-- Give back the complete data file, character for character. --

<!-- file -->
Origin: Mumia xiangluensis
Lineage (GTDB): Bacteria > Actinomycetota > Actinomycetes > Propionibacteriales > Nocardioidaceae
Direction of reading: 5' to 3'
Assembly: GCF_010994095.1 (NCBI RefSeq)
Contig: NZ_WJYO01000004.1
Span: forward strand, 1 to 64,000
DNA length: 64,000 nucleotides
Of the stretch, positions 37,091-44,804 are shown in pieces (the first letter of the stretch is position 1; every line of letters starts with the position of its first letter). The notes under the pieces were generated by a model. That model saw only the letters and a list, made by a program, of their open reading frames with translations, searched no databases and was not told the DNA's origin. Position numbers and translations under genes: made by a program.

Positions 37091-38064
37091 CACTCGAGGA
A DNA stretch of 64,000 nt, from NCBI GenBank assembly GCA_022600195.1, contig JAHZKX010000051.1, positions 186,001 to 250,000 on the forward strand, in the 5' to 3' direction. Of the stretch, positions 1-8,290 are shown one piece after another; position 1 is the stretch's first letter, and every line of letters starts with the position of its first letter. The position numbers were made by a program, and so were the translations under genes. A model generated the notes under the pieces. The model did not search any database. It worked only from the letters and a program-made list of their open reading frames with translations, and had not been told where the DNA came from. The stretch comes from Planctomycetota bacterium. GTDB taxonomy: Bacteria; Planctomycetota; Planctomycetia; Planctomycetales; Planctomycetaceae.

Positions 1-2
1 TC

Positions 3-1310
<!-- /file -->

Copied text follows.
Origin: Mumia xiangluensis
Lineage (GTDB): Bacteria > Actinomycetota > Actinomycetes > Propionibacteriales > Nocardioidaceae
Direction of reading: 5' to 3'
Assembly: GCF_010994095.1 (NCBI RefSeq)
Contig: NZ_WJYO01000004.1
Span: forward strand, 1 to 64,000
DNA length: 64,000 nucleotides
Of the stretch, positions 37,091-44,804 are shown in pieces (the first letter of the stretch is position 1; every line of letters starts with the position of its first letter). The notes under the pieces were generated by a model. That model saw only the letters and a list, made by a program, of their open reading frames with translations, searched no databases and was not told the DNA's origin. Position numbers and translations under genes: made by a program.

Positions 37091-38064
37091 CACTCGAGGA
A DNA stretch of 64,000 nt, from NCBI GenBank assembly GCA_022600195.1, contig JAHZKX010000051.1, positions 186,001 to 250,000 on the forward strand, in the 5' to 3' direction. Of the stretch, positions 1-8,290 are shown one piece after another; position 1 is the stretch's first letter, and every line of letters starts with the position of its first letter. The position numbers were made by a program, and so were the translations under genes. A model generated the notes under the pieces. The model did not search any database. It worked only from the letters and a program-made list of their open reading frames with translations, and had not been told where the DNA came from. The stretch comes from Planctomycetota bacterium. GTDB taxonomy: Bacteria; Planctomycetota; Planctomycetia; Planctomycetales; Planctomycetaceae.

Positions 1-2
1 TC

Positions 3-1310